A common thought in woodworking is that it’s possible to completely ruin a project during the finish stage. The good news is that we disagree – we’ve written more than a few articles to dispel that myth. The bad news is that there is another potential stumbling block that needs to be squashed, hardware. Specifically we’re talking about pulls and pull placement.
The choices of period pulls for your project are abundant. William & Mary pulls tend to be drops or small plates with bails, for example. Queen Anne pulls differ from those found on Chippendale-period furniture; the plates are less fanciful. And later-period Chippendale pulls are when you see pierced plates. Afterward, pulls developed by George Hepplewhite were oval in shape, and had designs carved around the perimeter and at the centers. You need to know and understand the difference between a quality pull and one purchased at a home center. And why the extra costs are worthwhile.(Fig. 1)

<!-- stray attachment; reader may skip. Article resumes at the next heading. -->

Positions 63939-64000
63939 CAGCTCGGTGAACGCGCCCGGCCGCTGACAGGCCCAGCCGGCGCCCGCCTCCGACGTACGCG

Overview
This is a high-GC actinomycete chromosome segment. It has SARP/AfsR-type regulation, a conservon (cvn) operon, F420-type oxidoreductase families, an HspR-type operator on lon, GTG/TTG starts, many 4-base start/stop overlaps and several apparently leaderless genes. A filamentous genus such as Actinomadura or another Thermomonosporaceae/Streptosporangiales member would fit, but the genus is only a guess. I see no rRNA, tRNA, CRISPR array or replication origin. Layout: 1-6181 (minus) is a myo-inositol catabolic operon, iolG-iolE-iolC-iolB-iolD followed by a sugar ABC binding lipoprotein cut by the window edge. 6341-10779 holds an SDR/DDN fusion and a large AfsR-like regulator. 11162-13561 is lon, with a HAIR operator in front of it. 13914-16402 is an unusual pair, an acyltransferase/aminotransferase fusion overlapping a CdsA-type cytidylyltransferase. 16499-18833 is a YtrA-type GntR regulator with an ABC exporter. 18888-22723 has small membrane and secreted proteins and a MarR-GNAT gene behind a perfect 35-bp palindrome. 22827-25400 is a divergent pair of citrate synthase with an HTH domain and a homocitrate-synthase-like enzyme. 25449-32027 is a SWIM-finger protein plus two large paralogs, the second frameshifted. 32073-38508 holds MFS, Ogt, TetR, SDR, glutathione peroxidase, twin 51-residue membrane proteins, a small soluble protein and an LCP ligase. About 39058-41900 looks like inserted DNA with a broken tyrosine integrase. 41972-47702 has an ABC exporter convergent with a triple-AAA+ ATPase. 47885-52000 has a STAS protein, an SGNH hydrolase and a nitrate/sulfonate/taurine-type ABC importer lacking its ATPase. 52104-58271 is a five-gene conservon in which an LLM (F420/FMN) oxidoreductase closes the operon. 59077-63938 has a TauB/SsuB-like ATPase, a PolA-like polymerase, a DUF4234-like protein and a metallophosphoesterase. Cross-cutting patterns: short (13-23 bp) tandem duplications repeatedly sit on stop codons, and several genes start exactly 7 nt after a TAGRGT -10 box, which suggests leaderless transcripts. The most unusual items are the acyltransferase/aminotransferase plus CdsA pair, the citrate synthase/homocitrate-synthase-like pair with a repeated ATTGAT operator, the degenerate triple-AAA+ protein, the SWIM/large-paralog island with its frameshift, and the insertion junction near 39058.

Placement of pulls is one of the keys to magically move your eye from the bottom of the piece, upward and toward its middle; movement which is completed in the blink of an eye, but without it your project is less appealing. Placement too far toward the center stands out as a problem and is easy to spot. Too far out is more difficult to determine and is less apt to turn away attention.
When you slide open drawers, do you notice how the pulls are affixed? If you’re a furniture geek, you most likely do. We follow a couple of different installation methods, how pulls were installed during the period and a more contemporary technique.